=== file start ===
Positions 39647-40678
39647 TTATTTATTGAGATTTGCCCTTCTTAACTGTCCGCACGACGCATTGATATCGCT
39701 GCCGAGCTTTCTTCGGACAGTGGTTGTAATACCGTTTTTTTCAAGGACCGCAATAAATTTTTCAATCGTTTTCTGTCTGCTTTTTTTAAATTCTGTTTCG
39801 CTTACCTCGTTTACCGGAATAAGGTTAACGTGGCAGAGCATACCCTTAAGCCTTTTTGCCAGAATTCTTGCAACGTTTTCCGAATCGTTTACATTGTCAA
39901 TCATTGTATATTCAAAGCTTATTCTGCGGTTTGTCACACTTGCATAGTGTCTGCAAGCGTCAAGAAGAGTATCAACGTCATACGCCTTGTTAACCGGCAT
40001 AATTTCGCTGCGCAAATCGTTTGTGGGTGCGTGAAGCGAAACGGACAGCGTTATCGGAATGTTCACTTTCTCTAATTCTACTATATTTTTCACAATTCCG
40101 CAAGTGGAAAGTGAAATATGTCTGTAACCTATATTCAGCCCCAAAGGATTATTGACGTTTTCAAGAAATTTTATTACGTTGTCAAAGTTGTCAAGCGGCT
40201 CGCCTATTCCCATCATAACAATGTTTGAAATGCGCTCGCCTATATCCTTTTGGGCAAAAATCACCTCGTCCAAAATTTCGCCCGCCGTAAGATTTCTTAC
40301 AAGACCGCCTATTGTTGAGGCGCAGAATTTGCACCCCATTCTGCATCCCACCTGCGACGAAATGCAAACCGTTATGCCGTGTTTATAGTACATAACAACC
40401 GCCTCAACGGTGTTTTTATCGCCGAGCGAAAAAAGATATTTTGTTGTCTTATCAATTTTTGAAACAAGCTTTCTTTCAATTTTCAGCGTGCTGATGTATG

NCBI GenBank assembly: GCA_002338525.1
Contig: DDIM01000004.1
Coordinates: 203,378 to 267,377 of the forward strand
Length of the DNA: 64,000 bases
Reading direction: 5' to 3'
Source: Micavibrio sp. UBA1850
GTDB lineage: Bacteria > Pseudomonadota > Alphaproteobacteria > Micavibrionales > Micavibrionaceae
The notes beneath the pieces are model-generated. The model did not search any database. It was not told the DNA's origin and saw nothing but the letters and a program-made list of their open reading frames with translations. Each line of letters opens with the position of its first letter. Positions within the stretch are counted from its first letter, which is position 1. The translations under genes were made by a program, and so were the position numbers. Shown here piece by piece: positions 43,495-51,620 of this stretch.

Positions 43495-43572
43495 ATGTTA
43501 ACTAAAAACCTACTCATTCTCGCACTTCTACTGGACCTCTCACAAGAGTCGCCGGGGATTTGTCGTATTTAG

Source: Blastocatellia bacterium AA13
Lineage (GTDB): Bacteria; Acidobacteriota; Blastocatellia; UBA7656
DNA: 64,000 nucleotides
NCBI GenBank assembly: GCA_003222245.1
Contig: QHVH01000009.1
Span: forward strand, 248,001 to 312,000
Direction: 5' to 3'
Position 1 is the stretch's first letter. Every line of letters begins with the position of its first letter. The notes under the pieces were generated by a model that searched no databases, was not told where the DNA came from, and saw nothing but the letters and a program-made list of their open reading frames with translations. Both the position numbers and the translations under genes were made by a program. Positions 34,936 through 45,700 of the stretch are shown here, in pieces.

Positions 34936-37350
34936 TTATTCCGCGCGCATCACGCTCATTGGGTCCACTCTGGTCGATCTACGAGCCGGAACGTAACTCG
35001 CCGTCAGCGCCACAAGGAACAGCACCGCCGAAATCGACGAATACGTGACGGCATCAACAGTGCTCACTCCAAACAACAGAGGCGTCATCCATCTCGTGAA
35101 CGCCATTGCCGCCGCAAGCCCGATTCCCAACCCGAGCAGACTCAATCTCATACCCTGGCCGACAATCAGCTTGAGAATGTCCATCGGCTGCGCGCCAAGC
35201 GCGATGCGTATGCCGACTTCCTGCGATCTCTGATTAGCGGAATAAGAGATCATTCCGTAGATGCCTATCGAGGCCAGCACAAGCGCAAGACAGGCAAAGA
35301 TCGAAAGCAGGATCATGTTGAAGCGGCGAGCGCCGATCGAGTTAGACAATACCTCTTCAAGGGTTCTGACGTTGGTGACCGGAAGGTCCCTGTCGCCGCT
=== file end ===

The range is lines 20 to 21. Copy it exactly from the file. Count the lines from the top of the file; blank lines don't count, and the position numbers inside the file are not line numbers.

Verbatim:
43495 ATGTTA
43501 ACTAAAAACCTACTCATTCTCGCACTTCTACTGGACCTCTCACAAGAGTCGCCGGGGATTTGTCGTATTTAG